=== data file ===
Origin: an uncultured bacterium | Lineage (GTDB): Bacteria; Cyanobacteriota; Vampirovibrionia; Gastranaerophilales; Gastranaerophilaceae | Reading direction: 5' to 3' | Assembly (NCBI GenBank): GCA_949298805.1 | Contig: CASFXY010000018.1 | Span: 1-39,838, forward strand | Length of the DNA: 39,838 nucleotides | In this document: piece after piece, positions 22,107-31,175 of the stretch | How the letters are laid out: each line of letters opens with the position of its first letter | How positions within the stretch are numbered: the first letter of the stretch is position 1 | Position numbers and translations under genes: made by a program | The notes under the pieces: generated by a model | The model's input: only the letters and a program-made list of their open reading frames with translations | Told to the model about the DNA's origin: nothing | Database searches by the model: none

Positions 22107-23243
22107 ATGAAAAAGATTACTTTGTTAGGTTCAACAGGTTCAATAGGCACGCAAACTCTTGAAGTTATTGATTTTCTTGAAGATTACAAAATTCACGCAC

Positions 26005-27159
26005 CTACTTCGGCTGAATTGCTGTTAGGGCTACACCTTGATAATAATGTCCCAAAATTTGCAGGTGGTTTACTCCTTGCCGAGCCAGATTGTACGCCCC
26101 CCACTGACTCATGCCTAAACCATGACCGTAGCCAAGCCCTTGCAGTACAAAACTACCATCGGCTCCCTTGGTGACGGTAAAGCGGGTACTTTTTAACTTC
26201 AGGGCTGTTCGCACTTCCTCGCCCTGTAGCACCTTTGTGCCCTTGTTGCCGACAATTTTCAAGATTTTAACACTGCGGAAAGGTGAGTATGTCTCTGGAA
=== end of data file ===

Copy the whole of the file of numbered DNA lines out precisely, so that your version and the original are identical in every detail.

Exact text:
Origin: an uncultured bacterium | Lineage (GTDB): Bacteria; Cyanobacteriota; Vampirovibrionia; Gastranaerophilales; Gastranaerophilaceae | Reading direction: 5' to 3' | Assembly (NCBI GenBank): GCA_949298805.1 | Contig: CASFXY010000018.1 | Span: 1-39,838, forward strand | Length of the DNA: 39,838 nucleotides | In this document: piece after piece, positions 22,107-31,175 of the stretch | How the letters are laid out: each line of letters opens with the position of its first letter | How positions within the stretch are numbered: the first letter of the stretch is position 1 | Position numbers and translations under genes: made by a program | The notes under the pieces: generated by a model | The model's input: only the letters and a program-made list of their open reading frames with translations | Told to the model about the DNA's origin: nothing | Database searches by the model: none

Positions 22107-23243
22107 ATGAAAAAGATTACTTTGTTAGGTTCAACAGGTTCAATAGGCACGCAAACTCTTGAAGTTATTGATTTTCTTGAAGATTACAAAATTCACGCAC

Positions 26005-27159
26005 CTACTTCGGCTGAATTGCTGTTAGGGCTACACCTTGATAATAATGTCCCAAAATTTGCAGGTGGTTTACTCCTTGCCGAGCCAGATTGTACGCCCC
26101 CCACTGACTCATGCCTAAACCATGACCGTAGCCAAGCCCTTGCAGTACAAAACTACCATCGGCTCCCTTGGTGACGGTAAAGCGGGTACTTTTTAACTTC
26201 AGGGCTGTTCGCACTTCCTCGCCCTGTAGCACCTTTGTGCCCTTGTTGCCGACAATTTTCAAGATTTTAACACTGCGGAAAGGTGAGTATGTCTCTGGAA